UPDATE, 2:40 p.m. EDT: An Uber spokesperson said in a statement: "Our general managers for France and Western Europe today attended a hearing with the French police. We are always happy to answer questions the authorities have about our service -- and look forward to resolving these issues. Those discussions are ongoing. In the meantime, we’re continuing to ensure the safety of our riders and drivers in France given last week's disturbances."
Police arrested the chief executive officer of Uber France and the general manager of Uber Europe Monday morning in Paris for running what authorities called an "illegal taxi company." The arrests, first reported by Agence France-Presse, were in connection with UberPOP, the Uber service which allows people to pick riders up in private cars. The arrests follow large-scale, violent protests that broke out in Paris last Thursday.
The two executives -- Uber France CEO Thibaud Simphal and Uber Europe General Manager Pierre-Dimitri Gore-Coty -- were taken into custody and charged for operating an illegal taxi company and concealing digital documents. In March 2015, police raided Uber’s office in Paris. International Business Times reached out to Uber for comment on what action the company will take in response to the arrests and is awaiting comment.
The arrests were not directly related to Thursday’s protests, where 70 cars were reported to be damaged, including those that were flipped and set on fire, according to TechCrunch. The San Francisco-based company has continuously battled French authorities as it works to maintain operations in Paris -- one of over 220 cities worldwide the ride-hailing service operates in -- despite being banned by the French government.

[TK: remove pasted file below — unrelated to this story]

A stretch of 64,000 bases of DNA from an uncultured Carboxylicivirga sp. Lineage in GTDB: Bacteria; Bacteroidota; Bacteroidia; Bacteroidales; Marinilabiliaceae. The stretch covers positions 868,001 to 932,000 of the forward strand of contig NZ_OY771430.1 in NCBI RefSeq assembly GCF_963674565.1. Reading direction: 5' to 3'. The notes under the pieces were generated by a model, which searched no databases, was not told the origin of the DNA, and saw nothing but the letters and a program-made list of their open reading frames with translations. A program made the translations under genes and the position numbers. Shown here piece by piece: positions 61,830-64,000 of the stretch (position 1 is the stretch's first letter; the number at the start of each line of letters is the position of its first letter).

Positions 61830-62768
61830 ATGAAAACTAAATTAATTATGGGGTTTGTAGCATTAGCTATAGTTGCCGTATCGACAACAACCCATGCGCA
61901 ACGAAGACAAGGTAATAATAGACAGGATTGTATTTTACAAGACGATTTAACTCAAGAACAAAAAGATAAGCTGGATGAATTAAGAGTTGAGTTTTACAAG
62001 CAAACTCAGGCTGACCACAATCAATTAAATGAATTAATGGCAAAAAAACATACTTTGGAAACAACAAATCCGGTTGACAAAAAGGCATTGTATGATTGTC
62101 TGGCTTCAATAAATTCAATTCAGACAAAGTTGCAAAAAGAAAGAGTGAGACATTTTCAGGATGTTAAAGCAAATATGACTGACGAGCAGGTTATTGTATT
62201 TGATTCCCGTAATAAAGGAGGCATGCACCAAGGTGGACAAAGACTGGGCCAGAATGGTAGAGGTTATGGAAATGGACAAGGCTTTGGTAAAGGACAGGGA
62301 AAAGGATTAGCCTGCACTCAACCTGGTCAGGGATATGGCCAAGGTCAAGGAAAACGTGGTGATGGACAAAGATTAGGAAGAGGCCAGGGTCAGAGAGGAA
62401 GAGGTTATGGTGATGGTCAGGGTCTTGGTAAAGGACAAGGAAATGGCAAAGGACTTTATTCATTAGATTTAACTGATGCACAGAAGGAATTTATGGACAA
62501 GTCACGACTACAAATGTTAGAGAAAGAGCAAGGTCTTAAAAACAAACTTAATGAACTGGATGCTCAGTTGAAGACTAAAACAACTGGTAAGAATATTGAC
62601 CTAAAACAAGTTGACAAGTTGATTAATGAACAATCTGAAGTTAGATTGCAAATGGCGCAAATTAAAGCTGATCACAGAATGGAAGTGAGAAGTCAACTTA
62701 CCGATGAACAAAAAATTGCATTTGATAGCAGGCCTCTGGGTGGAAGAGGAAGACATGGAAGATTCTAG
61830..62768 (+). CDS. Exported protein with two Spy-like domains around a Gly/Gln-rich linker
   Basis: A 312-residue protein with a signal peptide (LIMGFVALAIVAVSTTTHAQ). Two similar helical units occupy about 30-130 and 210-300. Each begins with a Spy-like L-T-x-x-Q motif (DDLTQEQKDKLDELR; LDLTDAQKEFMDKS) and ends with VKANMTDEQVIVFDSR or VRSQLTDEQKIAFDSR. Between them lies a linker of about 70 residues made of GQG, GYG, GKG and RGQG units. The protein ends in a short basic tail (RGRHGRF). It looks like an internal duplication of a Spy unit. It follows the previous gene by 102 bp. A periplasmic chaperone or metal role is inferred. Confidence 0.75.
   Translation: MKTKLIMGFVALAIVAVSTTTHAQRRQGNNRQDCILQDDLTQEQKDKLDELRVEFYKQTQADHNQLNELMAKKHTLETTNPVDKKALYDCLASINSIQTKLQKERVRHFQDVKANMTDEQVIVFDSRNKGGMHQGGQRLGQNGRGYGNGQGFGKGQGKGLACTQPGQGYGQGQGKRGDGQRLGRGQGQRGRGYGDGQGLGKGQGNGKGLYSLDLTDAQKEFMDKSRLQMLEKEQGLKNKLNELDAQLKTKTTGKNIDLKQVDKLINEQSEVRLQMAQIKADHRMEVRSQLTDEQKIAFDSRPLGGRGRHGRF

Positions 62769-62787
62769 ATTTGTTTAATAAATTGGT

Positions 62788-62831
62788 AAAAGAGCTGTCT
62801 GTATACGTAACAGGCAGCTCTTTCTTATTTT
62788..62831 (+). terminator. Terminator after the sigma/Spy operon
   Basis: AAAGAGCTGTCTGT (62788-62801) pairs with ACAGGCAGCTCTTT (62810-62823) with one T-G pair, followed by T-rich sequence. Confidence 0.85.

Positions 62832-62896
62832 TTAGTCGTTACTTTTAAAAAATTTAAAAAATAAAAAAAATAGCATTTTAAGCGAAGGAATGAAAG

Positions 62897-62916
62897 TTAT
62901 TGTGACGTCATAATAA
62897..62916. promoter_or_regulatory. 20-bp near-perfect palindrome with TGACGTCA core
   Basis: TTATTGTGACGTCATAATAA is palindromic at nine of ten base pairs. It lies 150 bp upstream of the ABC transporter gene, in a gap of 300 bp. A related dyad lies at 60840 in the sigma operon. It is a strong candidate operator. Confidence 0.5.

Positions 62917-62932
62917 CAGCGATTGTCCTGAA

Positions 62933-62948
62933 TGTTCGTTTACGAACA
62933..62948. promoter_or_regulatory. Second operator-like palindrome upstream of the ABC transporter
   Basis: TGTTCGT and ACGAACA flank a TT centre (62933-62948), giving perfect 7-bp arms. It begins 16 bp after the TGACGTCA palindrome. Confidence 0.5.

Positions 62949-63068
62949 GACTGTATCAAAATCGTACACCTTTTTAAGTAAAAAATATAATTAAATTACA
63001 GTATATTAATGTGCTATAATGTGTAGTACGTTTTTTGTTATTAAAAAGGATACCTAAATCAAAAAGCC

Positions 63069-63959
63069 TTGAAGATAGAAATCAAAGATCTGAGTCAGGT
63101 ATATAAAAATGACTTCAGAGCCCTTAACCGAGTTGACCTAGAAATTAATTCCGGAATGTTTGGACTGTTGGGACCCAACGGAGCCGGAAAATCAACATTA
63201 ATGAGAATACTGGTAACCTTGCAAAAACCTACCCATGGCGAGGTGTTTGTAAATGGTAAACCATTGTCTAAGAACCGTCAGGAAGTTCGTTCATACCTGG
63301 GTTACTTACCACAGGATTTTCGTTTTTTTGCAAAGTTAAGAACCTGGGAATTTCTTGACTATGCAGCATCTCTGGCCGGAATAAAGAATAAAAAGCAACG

The ban in France was set to take into effect January 1, 2015. The French government issued another ban Thursday, following the violent protests. "UberPOP (the French Uber app) should be dismantled and declared illegal," France's President Francois Hollande said.
But Uber reportedly declined to comply with the order. “It’s a prefectural decree. We’re going to contest it and see what happens," Uber's Thibaud Simphal, one of the arrested executives, reportedly said on television Friday.
Currently, the company’s service is partially banned in the Netherlands, Germany and Brussels. A full ban has been enacted within certain cities in the United States, including Portland, Oregon, San Antonio, Texas, and Anchorage, Alaska, as revealed in data compiled by Business Insider.